Abstract and Keywords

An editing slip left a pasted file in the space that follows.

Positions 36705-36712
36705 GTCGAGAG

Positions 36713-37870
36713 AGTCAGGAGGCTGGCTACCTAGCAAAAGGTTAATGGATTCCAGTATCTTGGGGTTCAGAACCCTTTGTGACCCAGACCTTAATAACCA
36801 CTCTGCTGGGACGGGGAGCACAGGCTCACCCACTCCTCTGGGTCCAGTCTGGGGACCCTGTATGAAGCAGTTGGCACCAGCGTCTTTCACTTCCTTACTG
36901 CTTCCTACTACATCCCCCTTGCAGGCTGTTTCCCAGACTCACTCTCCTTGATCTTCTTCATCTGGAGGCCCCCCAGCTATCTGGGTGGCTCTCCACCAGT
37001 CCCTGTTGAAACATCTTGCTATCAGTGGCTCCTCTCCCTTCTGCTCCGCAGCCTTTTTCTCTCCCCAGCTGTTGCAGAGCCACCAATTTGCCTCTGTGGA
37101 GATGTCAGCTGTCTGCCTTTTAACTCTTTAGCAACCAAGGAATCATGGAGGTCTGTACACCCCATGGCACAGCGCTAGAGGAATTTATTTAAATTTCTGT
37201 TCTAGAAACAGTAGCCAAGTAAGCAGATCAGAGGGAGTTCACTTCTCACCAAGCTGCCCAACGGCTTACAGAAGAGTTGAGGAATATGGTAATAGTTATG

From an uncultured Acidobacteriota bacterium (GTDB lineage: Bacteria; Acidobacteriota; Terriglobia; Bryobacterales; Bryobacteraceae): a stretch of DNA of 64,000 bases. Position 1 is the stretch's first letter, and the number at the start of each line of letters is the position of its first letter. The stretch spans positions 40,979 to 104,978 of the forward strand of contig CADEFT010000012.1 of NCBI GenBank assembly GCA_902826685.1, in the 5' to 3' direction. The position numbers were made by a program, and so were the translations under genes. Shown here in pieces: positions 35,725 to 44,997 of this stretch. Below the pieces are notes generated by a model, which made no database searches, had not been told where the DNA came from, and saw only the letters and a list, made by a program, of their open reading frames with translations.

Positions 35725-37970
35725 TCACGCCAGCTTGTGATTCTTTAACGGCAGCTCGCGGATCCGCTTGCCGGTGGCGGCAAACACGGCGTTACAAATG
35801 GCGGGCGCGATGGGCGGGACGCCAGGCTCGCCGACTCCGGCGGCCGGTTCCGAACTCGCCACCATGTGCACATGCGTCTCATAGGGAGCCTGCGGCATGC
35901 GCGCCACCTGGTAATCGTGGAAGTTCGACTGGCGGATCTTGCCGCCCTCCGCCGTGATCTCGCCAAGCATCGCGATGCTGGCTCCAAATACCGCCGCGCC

This chapter emphasizes the significance of the family environment in the onset, persistence, and desistance from offending. Consequently, family effects have been empirically examined in the criminological literature for several decades, with the most recent attention devoted to the effects of marriage on patterns of desistance. This chapter reviews the literature on the effects of getting married but also considers the relatively limited evidence on the effects of cohabitation. Next, the chapter considers the evidence on the effects of parenthood and reviews the effect of separation/divorce on offending. Much of the empirical work in this area has studied effects on men, but the relatively limited literature on the effects on women is also reviewed.
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